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Cristian Chior in Ras Tanura ,Saudi Arabia
Protestant Church in Ras Tanura (Aramco) Saudi Arabia

My Faith Journey Begins

June 2, 2019 – Today is Sunday. I want to share a little bit about the faith journey I am walking, beginning with my childhood. Growing up, my family shared in an interdenominational faith. I grew up in Saudi Arabia where my father worked for Arabian American Oil Company (ARAMCO). The faith leaders who came to teach were either Protestant, Catholic, or Episcopal. So, Protestant, we were. Our minister was occasionally Methodist for a couple of years, then Presbyterian. Later, I understand there was even a Rabbi on staff. My faith journey begins.

In 1964, my father took the job in Saudi Arabia when he was leery about the stability of the job market in the US, particularly his job at Boeing. For our family, it was a big adventure leaving the United States and going to a new country.

My father was an engineer with Boeing before we set off on our adventure. One day, he saw an ad in the newspaper calling for engineers to go to Saudi Arabia for a two-year contract. We stayed for eighteen years. It was the best lifestyle decision my father, Bobby Alexander, could have made for our family. If you lived in Saudi Arabia from the late 1960s to the early 1980s you may have known Bobby.

Sunday in Saudi Arabia was actually Friday

In Saudi Arabia, the Muslim’s Holy day is Friday. Being culture sensitive, Aramco worked Saturday – Wednesday, and took Thursday and Friday off for the weekend. Friday became our Sunday, so to speak.

Every Friday, we had Sunday school classes at the school, then moved to the movie theatre for the church. Our family was Methodist, so we went to the Protestant services. There was also Catholic, Episcopal, and later Jewish and Mormon service as well. Other than not having a traditional church, there was nothing different about our Protestant Church than any church in the United States.

In fact, when I look at Lake Nona, Florida, where I live today with many churches being hosted in schools or other community buildings, my church in Saudi Arabia was very much the same with the exception of the high tech “stuff.”  When I sit in Bethesda Church, when we meet in the Frizen Center at Pioneer USA, I am extremely comfortable as it takes me back to my church days in Saudi Arabia located in the movie theatre.  We never missed a church building for “church is where your heart is, and God fills the movie theatre whenever we are there.”

My influences growing up

We had a wonderful community of families who were wonderful neighbors. They worked together and socialized routinely.  There were potlucks, women’s groups, the Shriners, kids’ sports, adult sports, and exceptionally active charitable groups.  Our community was multi-cultural and inter-faith, which taught us how to be tolerant, global thinkers.  Better yet, we were a humble community. There was never a day when we did not appreciate the land that surrounded our community and the people who invited us as guests in their country.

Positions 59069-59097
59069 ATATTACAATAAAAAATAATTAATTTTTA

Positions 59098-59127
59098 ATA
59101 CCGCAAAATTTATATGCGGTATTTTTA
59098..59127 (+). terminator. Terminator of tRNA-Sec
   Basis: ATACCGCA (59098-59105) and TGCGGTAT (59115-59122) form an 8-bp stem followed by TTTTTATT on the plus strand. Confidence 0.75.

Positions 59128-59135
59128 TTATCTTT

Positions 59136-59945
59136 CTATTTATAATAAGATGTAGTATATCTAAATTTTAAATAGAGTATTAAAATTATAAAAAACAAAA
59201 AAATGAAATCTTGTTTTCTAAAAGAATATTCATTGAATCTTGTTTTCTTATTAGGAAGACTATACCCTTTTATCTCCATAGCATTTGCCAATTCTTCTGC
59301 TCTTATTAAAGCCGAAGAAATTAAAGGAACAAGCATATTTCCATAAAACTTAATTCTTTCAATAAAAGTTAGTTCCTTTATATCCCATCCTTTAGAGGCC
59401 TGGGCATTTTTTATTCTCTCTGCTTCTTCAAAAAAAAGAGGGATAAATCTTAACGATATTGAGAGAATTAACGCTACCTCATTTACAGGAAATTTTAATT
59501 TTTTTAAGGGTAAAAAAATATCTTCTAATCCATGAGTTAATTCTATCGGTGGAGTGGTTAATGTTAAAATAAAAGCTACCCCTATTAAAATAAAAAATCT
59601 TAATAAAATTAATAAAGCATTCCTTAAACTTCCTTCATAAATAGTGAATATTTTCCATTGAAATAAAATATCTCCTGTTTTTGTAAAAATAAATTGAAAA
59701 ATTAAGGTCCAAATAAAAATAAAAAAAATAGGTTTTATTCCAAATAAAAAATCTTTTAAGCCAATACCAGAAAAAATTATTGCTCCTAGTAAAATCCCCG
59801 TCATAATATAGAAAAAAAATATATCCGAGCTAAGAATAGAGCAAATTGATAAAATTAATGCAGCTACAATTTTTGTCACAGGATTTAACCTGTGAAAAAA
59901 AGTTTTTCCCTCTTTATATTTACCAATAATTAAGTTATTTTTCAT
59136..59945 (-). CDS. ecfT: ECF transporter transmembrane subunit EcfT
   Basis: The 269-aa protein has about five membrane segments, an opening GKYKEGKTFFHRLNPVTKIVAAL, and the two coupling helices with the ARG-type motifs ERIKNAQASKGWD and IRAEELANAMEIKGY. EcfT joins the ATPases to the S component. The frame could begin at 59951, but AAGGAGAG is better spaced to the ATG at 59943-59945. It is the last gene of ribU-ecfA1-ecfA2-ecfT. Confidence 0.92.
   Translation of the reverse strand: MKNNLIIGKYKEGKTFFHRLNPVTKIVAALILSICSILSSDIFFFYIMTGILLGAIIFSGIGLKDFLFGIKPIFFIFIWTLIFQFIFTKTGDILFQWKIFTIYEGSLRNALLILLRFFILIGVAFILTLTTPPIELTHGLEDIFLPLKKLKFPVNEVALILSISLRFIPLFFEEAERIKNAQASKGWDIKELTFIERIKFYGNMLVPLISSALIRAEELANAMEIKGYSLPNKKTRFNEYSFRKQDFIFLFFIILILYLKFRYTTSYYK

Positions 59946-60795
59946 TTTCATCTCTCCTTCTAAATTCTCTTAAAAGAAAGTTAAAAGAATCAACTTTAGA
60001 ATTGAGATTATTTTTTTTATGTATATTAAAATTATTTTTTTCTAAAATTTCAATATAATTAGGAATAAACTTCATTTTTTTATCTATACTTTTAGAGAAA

When I was growing up, I was told in one form or another, we must “love one another.” “Finally, all of you, be like-minded, be sympathetic, love one another, be compassionate and humble. (1 Peter 3:8 NIV). The influence of how the faith journey begins.

It was easy to recognize there were many in Saudi Arabia and the surrounding region that were poor, needy, and tired. There were efforts to support like Palestinian refugee children in Lebanon, and we often gave a little coin to the children as we got off the bus to go shopping in the local town of al-Khobar.

Palestinian Refugee Children

We traveled the world on vacations and saw the beauty of countries like Africa, Pakistan, Nepal, India, and Thailand.  But we also saw the extreme; the horrific poverty, starvation, and people with no hope in their eyes.  All the while, we were so fortunate to have so much.  I wondered why there was so much disparity in the world.

My view today

Today in the United States, there is a lot of disparity. For me, living in Lake Nona (Orlando), Florida, I still see so much inequality, indifference, and inconsistency.  There are poverty, starvation, and people with no hope in their eyes in our backyard and just around our corner.  I am glad that I found Bethesda Church as I believe the Episcopal Church has the same humble philosophy that I do.  Father Nick, who is the leader at Bethesda Episcaopal Church in Lake Nona, asked about a month ago, “Are we a humble community?”  He asked an exceptionally good question.

The path I want to walk

My goal is to be a humble leader in the Lake Nona Community. I hope I can live up to that goal by helping to envision a plan for a new church building that the Episcopal Diocese will be interested in; one that will serve the community as well as the church.  We hope to form community alliances to make our church a humble place that serves.  “Being humble means possessing a better capacity to form cooperative alliances — a crucial component in strengthening connections.”

“The humble can always ask for help, and they do not insist on everything being done their way. Some people might see being humble as a sign of weakness. However, a humble person is patient and does not get frustrated with the weaknesses of others” (Galatians 6:2).  My faith journey never ends, and for me, my faith journey just begins.